With the landmark civil rights case Obergefell v. Hodges, the United States Supreme Court found that the fundamental right to marriage extends to individuals in same-sex relationships under the United States Constitution. This ruling has led to a ripple effect on various state laws regarding divorce, adoption, child custody and financial support matters. State laws are now under a microscope to ensure uniformity and equality of individual protections in same-sex relationships versus heterosexual relationships.
In particular, this has led to an in-depth analysis of North Carolina law protections of individuals who find themselves in domestic violence situations. Pursuant to North Carolina General Statute Section 50B-1, domestic violence encompasses physical violence, an attempt to cause physical violence, and/or placing an aggrieved party or a member of an aggrieved party’s family or household in fear of imminent serious bodily injury or continued harassment that rises to such a level as to inflict substantial emotional distress. Under this statute, a personal relationship includes the situation where the aggrieved party and the perpetrator are “current or former household members” and/or “current or former spouses” with no requirement that the parties are persons of the opposite sex (NCGS Section 50B-1(b)(1) and (5)). Under these specific provisions, persons in same-sex relationships similar to those in heterosexual relationships are able to obtain what is referred to as a Chapter 50B Domestic Violence Protective Order under North Carolina law.
A Chapter 50B Domestic Violence Protective Order (“DVPO”) is a unique legal tool and form of protection that is established by a civil claim between two individuals. Once a Court deems that a DVPO is warranted, should the defendant violate the DVPO then said person may be charged in a criminal court for a Violation of a DVPO, in contrast to other forms of civil protective orders. In certain circumstances, a suspected or reported violation can lead to the automatic arrest of the defendant without the need for a warrant or other process by the court. Rather, an officer who has probable cause to believe the defendant knowingly violated the DVPO will automatically result in the defendant’s incarceration.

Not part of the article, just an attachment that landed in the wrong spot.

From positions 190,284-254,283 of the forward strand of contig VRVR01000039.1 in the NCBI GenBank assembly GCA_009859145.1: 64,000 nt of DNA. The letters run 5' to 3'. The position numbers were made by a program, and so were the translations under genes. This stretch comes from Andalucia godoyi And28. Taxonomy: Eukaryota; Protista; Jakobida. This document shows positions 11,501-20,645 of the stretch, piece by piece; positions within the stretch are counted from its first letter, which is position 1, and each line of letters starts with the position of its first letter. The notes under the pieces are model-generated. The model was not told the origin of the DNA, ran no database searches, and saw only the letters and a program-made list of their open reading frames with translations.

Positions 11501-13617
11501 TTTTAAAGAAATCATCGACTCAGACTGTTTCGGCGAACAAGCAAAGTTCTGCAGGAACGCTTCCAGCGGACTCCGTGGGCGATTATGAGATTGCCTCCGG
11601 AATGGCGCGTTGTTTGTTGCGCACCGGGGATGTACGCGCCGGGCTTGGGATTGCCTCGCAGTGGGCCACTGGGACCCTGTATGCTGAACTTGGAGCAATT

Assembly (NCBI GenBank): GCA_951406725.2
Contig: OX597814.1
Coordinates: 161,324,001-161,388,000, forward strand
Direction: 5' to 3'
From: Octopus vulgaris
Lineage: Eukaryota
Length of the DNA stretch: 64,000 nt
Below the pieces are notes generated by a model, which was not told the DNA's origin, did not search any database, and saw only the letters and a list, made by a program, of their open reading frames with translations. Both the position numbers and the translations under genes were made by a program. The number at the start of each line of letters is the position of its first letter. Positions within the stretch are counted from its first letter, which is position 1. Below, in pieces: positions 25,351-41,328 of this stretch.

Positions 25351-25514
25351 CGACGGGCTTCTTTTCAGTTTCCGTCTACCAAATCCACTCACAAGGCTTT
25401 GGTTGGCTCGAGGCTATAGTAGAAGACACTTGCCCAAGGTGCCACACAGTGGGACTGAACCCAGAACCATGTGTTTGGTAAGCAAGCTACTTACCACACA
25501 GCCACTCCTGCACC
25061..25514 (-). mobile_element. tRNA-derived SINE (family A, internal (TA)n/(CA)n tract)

However, a concern arises for same-sex couples when the partners have never been current or former household members or spouses. If they do not meet these provisions, then their same-sex relationship is not characterized as a “personal relationship” for purposes of DVPO protections. Rather, the DVPO protections are only available to “persons of the opposite sex” who are in or have been in a dating relationship ((NCGS Section 50B-1(b)(6)). Therefore, simply put, because of this provision in the law, same-sex partners do not have all the same DVPO protections as heterosexual partners under North Carolina law.
A 50B DVPO is not the only form of restraining order permitted by North Carolina law. Also available are Civil No-Contact Orders provided for under North Carolina General Statute Section 50C. A Chapter 50C Civil No-Contact Order is an available remedy to same-sex couples in specific situations per the statute; however, this type of protective order does not have the same enforcement mechanisms as a DVPO. In particular, an officer cannot automatically arrest the defendant if there is probable cause to believe there was a knowingly and willful violation, and a Civil No-Contact Order violation is not prosecuted in the criminal courts. Rather, in general, a violation of a Civil No-Contact Order violation is handled via a contempt matter in the civil courts. Because of these stark differences, enforcement of a Civil No-Contact Order can be much more difficult and take a lot more time. The time and difficulty involved with a Civil No-Contact Order results in deterrence of individuals seeking such protections.
As of today, the full extent of available domestic violence protections to same-sex relationships is not equivalent to partners in heterosexual relationships in North Carolina. If same-sex partners are married, or have lived together, they do qualify for Chapter 50B protections equal to that of heterosexual partners. If same-sex partners have not been married or lived together, they cannot seek Chapter 50B protections — however, they can seek Chapter 50C protections. In order to have a legal system that protects individuals equally regardless of relationship type from the detrimental reality of domestic violence, the North Carolina legislature and legal system has some work to do to close the gap. As we have seen in recent news, legislators across the state are working toward changing the current laws to equally protect everyone in our community.
Sodoma Law Attorney Theresa Viera practices Family Law in Charlotte, N.C. She provides litigation and counseling services in a wide variety of cases including domestic violence, child custody and support, divorce, equitable distribution and alimony. She is a member of the Mecklenburg County and North Carolina Bar Associations, and serves on the Board of Directors for Justice Initiatives.